Internal Demos
‍More tech demo, but design is represented.

When: Once per sprint. (last Friday of sprint)

Who: Sush Team, Internet Banking Team, Mobile Banking Team, Internal tool team.

Why: All three digital channel teams present what has been done in the last sprint. It's a good way to engage and align with other digital teams to discuss upcoming features on the next sprint and and cross impact.

10. Brand Integration

Working with an existing enterprise brand
Logo is simple and pretty robust. It is always green and square. Challenging to scale for navigation bar and side draw accordingly.
‍Kiwibank’s tone of voice is and has a great sense of humour.
  • Imagery needs to shows the Kiwi spirit in all its colour, passion and intensity by using imagery that no other bank could lay claim to.
  • Grass background was taken by our team from a patch of grass outside the office. Approved by client marketing : )

11. Implementing UI style

UX to UI?

  • Consider how styling will be applied in context of Internet banking to provide an integrated and consistent experience.
  • Font weights used to identify visual heriachy.
  • Background image contrasts well with the UI, while still staying on brand
  • The navigation bar title font remains as Meta Serif which is a key Kiwibank brand attribute.
  • Flat graphic used to align with existing graphics from the brand key guidelines. 
  • UI consistency between Pre-login and post-login is important to reduce learning curve for users.

12. User-testing & Scenarios


For selected sprints, we conduct user testing with real banking customers. Typically Participants met with the designers & business analyst for 15 minutes and completed eight tasks relevant to the state of the mobile app prototypes. Before each session they were asked to fill out a questionnaire about their profile and mobile usage.

Usually between 6 - 12  participants, having the various characteristics, is asked to evaluate the Kiwibank App & prototypes  


Using your “Free Up – 00” account, you want to pay your friend Ben Gordon for books he bought for you. How would you proceed?

  • 4 participants completed the task with ease (score of “2”) making a payment to Ben Gordon.
  • 2 participants needed prompting or had significant difficult completing the task (score of “1”)
  • 0 participants did not complete the task (score of “0”).
  • Allowing users to make a payment within their “Account Transaction” screen and pre-populating the “From” field with that account could make for a more intuitive experience.

13. Sprint Based Delivery

What do we deliver per sprint
  1. ‍Specifications
  2. Assets
  3. ‍Acceptance Criteria
  4. ‍UI Prototype  (Flinto / Marvel)
  5. Interaction Prototype (Principle for Mac)
In last year, we have moved into for better digital collaboration.

There isn’t any replacement for walking through designs & discussing implementation face-to-face with developers, hence why co-location with the client was so crucial to product development.

Specifications act as the blueprints that outline the colour, components and typography styles used in the application.

Annotation of dimensions and notes explaining layout and responsive constraints, and any other non-functional requirements.

14. Feedback & Future Phase

Feedback after pilot re-launch.
  • Very well received by users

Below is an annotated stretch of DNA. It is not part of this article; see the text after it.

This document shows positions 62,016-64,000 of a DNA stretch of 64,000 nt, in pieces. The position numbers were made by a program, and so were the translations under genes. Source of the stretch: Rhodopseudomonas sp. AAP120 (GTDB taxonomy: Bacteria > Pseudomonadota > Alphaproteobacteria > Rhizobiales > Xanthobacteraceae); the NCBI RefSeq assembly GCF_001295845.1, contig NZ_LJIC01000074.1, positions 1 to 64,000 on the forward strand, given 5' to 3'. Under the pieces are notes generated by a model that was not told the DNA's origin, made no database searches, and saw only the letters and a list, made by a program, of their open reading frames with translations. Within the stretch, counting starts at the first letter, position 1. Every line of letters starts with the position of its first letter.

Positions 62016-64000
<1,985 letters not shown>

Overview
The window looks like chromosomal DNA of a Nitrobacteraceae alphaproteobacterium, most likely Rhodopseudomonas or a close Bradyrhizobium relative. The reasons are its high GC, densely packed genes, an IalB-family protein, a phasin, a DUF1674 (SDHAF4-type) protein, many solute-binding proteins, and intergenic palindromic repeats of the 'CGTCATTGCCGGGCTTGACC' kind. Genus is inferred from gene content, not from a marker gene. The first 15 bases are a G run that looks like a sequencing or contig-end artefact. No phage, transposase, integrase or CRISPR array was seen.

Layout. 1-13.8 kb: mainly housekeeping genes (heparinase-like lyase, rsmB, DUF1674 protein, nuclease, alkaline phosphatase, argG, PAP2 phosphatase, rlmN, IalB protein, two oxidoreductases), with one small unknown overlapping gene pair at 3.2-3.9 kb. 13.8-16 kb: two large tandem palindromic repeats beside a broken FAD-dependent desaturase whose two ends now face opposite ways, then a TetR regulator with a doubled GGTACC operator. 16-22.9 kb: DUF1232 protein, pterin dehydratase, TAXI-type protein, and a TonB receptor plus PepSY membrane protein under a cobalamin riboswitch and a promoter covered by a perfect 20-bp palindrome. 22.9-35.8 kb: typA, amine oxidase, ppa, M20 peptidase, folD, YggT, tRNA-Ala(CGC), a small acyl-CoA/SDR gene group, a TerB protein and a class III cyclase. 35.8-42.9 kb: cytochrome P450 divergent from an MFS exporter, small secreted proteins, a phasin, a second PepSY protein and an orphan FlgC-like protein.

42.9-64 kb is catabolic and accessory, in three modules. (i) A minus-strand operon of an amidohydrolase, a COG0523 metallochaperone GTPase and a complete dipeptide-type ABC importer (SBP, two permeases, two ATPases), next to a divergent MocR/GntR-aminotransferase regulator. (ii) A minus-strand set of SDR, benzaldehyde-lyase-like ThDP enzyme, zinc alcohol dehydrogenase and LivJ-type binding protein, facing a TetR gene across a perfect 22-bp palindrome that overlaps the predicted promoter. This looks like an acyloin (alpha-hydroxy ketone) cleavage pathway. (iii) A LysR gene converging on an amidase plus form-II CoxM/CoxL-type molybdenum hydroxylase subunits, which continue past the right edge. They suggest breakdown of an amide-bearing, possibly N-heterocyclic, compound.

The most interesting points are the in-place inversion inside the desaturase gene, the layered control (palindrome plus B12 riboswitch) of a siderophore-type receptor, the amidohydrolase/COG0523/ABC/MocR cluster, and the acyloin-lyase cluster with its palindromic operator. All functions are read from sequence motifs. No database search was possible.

• Liked comments: Speed and Performance, Clearer layout, Modern look and fit, Pay & Transfer improvements, Love the grass background
  • Need improvements: Missing functionalities like Goals, Touch ID, Cancel, Lock Card, Need to be obvious with notes about fees.
  • Ranked top in Usability for NZ mobile banking app in 2017 by Forrester, ahead of competitor banks: ASB and BNZ -
‍What’s new banners driven from API, and funky new release notes to match Kiwibank’s tone of voice.
Kiwibank Mobility rank top in 2017.
What's Next?
  • Implement Apple Watch, Widgets
  • Update personal and business profiles
  • Account Reordering, Touch ID,  Payment receipts sharing, 
  • Payment authorisation, Pay Tax
  • ‍Explore digital on-boarding using facial recognition

‍Started off as just R&D between IOS dev and the design guys. We deployed the Kiwibank apple watch app about three month post re-launch of the mobile app. 

13. Retrospective

Obstacles & Issues
  • Remote collaboration with the mobile team was tricky at times. Sometimes specifications and prototypes aren't enough, the solution might be just a quick discussion or a review of the coded UI with the developer.
  • Brief requires the team to redesign app "feature-for-feature", no room to innovate.
  • Unable to implement improvements that require API changes.
  • No dedicated UX research resource.
  • No dedicated UI Prototyper. (It would have good to have a mobile UI developer work on proof of concept at the design phase, using data etc. 
What would I have done differently?

‍• Would have like to explore tab bar navigation. If we could scope out the roadmap more thoroughly before we began, we could have justified how tab bar could work equally as well, if not better

• Prioritise innovate features to push into MVP eg: Personal Banking Analytics, transaction sorting, social payment, customisable notifications, Cardless ATM interfacing

• Work with their marketing team and experiment with symbols / graphical assets further.

• Push for mobile design to influence the overall Kiwibank Branding Guidelines, as digital strategy moves more and more into mobile.

• Regularly schedule user testing sessions, rather than ad-hoc (when resources are available).

• Put more emphasis on tablet view to be more unique.